Avalanche danger will increase further today due to more new snow and wind loading. East facing terrain will develop wind slab avalanches which could occur without a human trigger. Don’t be fooled by the small amount of snow in the forecast. The shift in wind direction and speed will access soft drifts tucked away in the alpine and contribute more snow to wind slabs that will create avalanches easily large enough to bury a person in the Gulf of Slides and Tuckerman Ravine. Other areas with less available snow could still produce dangerous avalanches.
Low pressure systems passing near the area followed by upslope showers will produce 3-5” of new snow. Wind speeds will be relatively light this morning but will increase steadily through the day with effective loading speeds in the 50-60 mph range beginning in the early afternoon. Temperatures which have become seasonably cold in the past couple of days will grow even colder with mid-single digits during daylight hours dropping to -8F tonight.
Primary Avalanche Problem – Wind Slab
New snow and light to moderate wind this morning will create sensitive wind slabs on top of our lingering wind slab problem. Remember that small amounts of new snow over the past several days have continued to stress existing wind slabs and today’s new snow will only create more stress and strain on already weak bonds. The base of steep areas and lee terrain are both habitats for today’s wind slab problem.
What is a Windslab Avalanche?
Wind Slab avalanches are the release of a cohesive layer of snow (a slab) formed by the wind. Wind typically transports snow from the upwind sides of terrain features and deposits snow on the downwind side. Wind slabs are often smooth and rounded and sometimes sound hollow, and can range from soft to hard. Wind slabs that form over a persistent weak layer (surface hoar, depth hoar, or near-surface facets) may be termed Persistent Slabs or may develop into Persistent Slabs.
The disparity that exists in the QPF between NWS and the MWObs is largely irrelevant to the rating today. Wind loading which occurred yesterday built wind slabs which have not yet stabilized. Temperatures and time are not on our side, even this morning with human triggered avalanches certainly possible due to the recency of these slabs development. The icy layer deep in the snowpack has resisted bonding and may even be developing some early facets, though overcast conditions overnight have not made for ideal facet farming. More snow tonight, cold temperatures and further high winds will keep our stability concerns alive tomorrow and while the threat of natural avalanches may pass tonight, the fresh and thick wind slabs will keep the threat real tomorrow. Expect a solid Moderate rating and a continued need to be really wary of what appear to be stubborn hard slabs. We have limited observations from the west side but sheltered locations appear to hold enough snow to recreate on. Scouring has likely taken it’s usual toll in more exposed location and it is doubtful that typical streambeds are entirely closed in, though they may be close. Gulf of Slides has certainly filled in with the problematic ice bulge trigger points close to but not yet entirely covered.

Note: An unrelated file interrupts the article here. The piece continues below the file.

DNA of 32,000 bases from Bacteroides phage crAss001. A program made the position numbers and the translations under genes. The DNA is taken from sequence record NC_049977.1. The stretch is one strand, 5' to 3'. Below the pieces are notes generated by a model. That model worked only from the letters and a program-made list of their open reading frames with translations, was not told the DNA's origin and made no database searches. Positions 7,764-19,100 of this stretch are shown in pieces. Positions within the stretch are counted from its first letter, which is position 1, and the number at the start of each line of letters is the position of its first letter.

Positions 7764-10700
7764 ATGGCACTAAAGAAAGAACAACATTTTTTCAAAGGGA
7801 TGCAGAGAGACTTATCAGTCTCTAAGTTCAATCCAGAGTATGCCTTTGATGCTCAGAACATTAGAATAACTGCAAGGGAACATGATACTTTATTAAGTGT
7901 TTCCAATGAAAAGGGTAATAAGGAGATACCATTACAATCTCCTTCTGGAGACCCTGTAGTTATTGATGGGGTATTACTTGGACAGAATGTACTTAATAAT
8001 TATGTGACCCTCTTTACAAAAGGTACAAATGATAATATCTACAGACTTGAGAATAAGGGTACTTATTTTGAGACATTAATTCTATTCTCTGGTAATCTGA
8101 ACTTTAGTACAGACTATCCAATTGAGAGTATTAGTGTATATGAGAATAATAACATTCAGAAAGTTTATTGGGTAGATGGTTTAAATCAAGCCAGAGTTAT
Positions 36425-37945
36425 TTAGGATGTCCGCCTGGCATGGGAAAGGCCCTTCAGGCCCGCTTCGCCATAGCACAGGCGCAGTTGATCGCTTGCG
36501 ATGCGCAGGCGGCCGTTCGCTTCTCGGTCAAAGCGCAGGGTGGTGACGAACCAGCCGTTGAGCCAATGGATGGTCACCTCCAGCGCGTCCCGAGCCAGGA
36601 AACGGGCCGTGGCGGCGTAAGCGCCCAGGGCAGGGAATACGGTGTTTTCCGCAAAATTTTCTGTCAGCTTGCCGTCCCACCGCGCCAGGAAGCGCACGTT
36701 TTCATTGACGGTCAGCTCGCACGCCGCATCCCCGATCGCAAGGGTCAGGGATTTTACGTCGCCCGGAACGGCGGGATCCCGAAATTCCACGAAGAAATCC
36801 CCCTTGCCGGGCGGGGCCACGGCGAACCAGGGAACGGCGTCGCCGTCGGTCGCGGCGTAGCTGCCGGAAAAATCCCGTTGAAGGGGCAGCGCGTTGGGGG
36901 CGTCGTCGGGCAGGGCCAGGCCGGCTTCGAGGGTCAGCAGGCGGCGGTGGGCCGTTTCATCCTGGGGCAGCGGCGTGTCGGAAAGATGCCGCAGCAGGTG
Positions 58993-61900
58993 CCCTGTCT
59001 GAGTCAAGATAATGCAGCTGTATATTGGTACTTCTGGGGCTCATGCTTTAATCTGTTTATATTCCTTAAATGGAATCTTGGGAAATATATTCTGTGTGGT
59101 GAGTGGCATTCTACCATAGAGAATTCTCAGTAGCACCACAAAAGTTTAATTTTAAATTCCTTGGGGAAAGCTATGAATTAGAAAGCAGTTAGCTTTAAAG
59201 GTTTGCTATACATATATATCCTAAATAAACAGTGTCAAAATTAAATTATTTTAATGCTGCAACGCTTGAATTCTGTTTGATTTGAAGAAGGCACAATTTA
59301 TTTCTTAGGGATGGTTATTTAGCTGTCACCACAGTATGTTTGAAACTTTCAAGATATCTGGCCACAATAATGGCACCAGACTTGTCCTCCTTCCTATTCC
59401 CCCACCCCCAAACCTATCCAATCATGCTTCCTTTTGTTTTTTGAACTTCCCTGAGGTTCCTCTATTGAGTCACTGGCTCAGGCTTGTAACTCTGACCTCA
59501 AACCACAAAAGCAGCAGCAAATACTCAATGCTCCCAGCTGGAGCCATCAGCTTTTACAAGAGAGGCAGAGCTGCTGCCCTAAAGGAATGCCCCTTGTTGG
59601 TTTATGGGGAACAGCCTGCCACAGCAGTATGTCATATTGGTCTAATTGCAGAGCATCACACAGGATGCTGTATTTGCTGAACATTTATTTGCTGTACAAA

Safe travel in avalanche terrain requires training and experience. This forecast is just one tool to help you make your own decisions in avalanche terrain. You control your own risk by choosing where, when, and how you travel.
Avalanche danger may change when actual weather differs from the higher summits forecast.
For more information contact the US Forest Service Snow Rangers, AMC visitor services staff at the Pinkham Notch Visitor Center, or the caretakers at Hermit Lake Shelters or seasonally at the Harvard Cabin (generally December 1 through March 31). The Mount Washington Ski Patrol is also available on spring weekends.
Posted 01/08/2020 at 7:15 AM.
Frank Carus, Lead Snow Ranger
USDA Forest Service
White Mountain National Forest
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